Zero-allocation hashing for Java
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README.adoc

Zero-Allocation Hashing

Version

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Overview

This project provides a Java API for hashing any sequences of bytes in Java, including all kinds of primitive arrays, buffers, `CharSequence`s and more.

Written for Java 6+ under Apache 2.0 license.

The key difference compared to other similar projects, e.g. Guava hashing, is that this has no object allocations during the hash computation and does not use ThreadLocal.

The implementation utilises native access where possible, but is also platform-endianness-agnostic. This provides consistent results whatever the byte order, while only moderately affecting performance.

Currently long-valued hash function interface is defined, with the following implementations:

  • xxHash.

  • Two algorithms from FarmHash: farmhashna (introduced in FarmHash 1.0) and farmhashuo (introduced in FarmHash 1.1).

  • CityHash, version 1.1 (latest; 1.1.1 is a C++ language-specific maintenance release).

  • MurmurHash3.

  • MetroHash (using the metrohash64_2 initialization vector).

These are thoroughly tested with JDK 6, 7 and 8, on little-endian platform. However they are believed to be independent from the native byte order.

Performance

Tested on Intel Core i7-4870HQ CPU @ 2.50GHz

Algorithm Speed, GB/s Bootstrap, ns

xxHash

9.5

6

FarmHash na

9.0

6

FarmHash uo

7.2

7

CityHash

7.0

7

MurmurHash

5.3

12

To sum up,

When to use Zero-Allocation Hashing

  • You need to hash plain byte sequences, memory blocks or "flat" objects.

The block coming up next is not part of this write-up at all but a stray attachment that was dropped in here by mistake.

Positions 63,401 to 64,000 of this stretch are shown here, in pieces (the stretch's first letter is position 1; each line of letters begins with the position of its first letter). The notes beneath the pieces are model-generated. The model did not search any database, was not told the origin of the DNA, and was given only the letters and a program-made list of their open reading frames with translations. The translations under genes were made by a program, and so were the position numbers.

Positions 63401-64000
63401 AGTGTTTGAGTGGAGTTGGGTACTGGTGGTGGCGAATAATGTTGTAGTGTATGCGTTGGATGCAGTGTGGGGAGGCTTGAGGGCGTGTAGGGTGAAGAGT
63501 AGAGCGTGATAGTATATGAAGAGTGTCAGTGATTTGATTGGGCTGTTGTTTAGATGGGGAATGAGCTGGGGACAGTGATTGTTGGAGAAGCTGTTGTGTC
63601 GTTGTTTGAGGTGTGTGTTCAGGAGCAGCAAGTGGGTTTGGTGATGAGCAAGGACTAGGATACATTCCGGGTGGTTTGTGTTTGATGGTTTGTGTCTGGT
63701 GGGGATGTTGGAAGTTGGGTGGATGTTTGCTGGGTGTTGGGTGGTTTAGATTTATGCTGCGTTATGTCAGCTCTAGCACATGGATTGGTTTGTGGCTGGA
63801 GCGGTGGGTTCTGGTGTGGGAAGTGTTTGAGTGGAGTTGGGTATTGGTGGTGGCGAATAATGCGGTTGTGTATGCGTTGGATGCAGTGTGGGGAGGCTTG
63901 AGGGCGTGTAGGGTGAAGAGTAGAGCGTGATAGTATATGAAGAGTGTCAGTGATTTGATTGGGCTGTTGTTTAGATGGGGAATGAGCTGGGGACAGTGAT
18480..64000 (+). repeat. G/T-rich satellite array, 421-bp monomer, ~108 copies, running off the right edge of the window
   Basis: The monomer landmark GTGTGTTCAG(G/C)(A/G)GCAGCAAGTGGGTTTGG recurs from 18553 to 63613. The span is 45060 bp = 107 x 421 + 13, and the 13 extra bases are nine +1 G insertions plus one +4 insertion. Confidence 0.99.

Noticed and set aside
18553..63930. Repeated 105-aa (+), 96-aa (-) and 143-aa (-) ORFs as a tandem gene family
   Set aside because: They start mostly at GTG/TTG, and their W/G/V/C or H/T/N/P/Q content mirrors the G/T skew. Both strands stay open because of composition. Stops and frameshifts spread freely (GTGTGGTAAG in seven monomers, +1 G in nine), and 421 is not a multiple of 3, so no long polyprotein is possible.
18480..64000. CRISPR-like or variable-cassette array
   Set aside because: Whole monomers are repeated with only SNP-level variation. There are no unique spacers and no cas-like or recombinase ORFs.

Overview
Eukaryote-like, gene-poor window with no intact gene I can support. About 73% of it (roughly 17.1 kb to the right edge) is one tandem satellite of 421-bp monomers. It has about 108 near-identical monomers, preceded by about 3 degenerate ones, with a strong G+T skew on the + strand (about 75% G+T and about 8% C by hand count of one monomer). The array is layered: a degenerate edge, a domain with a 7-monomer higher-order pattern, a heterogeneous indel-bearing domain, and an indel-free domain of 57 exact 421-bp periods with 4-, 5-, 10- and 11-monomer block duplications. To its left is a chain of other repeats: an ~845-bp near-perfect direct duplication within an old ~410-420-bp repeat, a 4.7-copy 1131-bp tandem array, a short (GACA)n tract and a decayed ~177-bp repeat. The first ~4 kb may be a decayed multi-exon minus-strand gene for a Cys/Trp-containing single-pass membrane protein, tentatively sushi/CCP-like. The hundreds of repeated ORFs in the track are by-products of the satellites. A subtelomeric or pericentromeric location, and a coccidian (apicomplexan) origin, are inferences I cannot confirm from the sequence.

• You want zero-allocation and good performance (at Java scale).

  • You need hashing to be agile with regards to byte ordering.

When not to use Zero-Allocation Hashing

  • You need to hash POJOs whose actual data is scattered in memory between managed objects. There is no simple way to hash these using this project, for example, classes such as:

        class Person {
            String givenName, surName;
            int salary;
        }
  • You need to hash byte sequences of unknown length, for the simpliest example, Iterator<Byte>.

  • You need to transform the byte sequence (e.g. encode or decode it with a specific coding), and hash the resulting byte sequence on the way without dumping it to memory.

Quick start

Gradle:

dependencies {
    compile 'net.openhft:zero-allocation-hashing:0.8'
}

Or Maven:

<dependency>
  <groupId>net.openhft</groupId>
  <artifactId>zero-allocation-hashing</artifactId>
  <version>0.8</version>
</dependency>

In Java:

long hash = LongHashFunction.xx().hashChars("hello");

See JavaDocs for more information.

Contributions are most welcome!

See the list of open issues.